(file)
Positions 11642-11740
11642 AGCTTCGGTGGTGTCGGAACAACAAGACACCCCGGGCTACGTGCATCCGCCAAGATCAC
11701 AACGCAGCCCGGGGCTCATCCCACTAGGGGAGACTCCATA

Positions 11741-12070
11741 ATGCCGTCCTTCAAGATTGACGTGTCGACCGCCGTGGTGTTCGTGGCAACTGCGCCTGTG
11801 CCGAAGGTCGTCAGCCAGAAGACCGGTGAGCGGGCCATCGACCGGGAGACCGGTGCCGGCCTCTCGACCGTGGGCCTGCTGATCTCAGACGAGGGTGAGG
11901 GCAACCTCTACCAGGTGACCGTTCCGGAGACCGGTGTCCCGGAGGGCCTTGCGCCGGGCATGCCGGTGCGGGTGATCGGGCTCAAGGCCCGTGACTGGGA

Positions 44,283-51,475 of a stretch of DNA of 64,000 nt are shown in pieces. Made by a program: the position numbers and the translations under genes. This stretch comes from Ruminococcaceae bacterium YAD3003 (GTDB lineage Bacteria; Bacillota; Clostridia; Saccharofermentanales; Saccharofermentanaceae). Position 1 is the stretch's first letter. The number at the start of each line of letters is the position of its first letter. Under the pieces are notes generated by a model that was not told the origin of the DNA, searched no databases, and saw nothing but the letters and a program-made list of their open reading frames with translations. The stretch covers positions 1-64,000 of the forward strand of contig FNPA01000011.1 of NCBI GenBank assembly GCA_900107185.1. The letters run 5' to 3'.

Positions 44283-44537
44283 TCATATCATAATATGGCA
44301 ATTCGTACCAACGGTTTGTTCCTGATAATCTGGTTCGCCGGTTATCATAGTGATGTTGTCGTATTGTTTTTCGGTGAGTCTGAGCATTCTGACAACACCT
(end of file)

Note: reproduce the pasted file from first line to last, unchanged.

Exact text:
Positions 11642-11740
11642 AGCTTCGGTGGTGTCGGAACAACAAGACACCCCGGGCTACGTGCATCCGCCAAGATCAC
11701 AACGCAGCCCGGGGCTCATCCCACTAGGGGAGACTCCATA

Positions 11741-12070
11741 ATGCCGTCCTTCAAGATTGACGTGTCGACCGCCGTGGTGTTCGTGGCAACTGCGCCTGTG
11801 CCGAAGGTCGTCAGCCAGAAGACCGGTGAGCGGGCCATCGACCGGGAGACCGGTGCCGGCCTCTCGACCGTGGGCCTGCTGATCTCAGACGAGGGTGAGG
11901 GCAACCTCTACCAGGTGACCGTTCCGGAGACCGGTGTCCCGGAGGGCCTTGCGCCGGGCATGCCGGTGCGGGTGATCGGGCTCAAGGCCCGTGACTGGGA

Positions 44,283-51,475 of a stretch of DNA of 64,000 nt are shown in pieces. Made by a program: the position numbers and the translations under genes. This stretch comes from Ruminococcaceae bacterium YAD3003 (GTDB lineage Bacteria; Bacillota; Clostridia; Saccharofermentanales; Saccharofermentanaceae). Position 1 is the stretch's first letter. The number at the start of each line of letters is the position of its first letter. Under the pieces are notes generated by a model that was not told the origin of the DNA, searched no databases, and saw nothing but the letters and a program-made list of their open reading frames with translations. The stretch covers positions 1-64,000 of the forward strand of contig FNPA01000011.1 of NCBI GenBank assembly GCA_900107185.1. The letters run 5' to 3'.

Positions 44283-44537
44283 TCATATCATAATATGGCA
44301 ATTCGTACCAACGGTTTGTTCCTGATAATCTGGTTCGCCGGTTATCATAGTGATGTTGTCGTATTGTTTTTCGGTGAGTCTGAGCATTCTGACAACACCT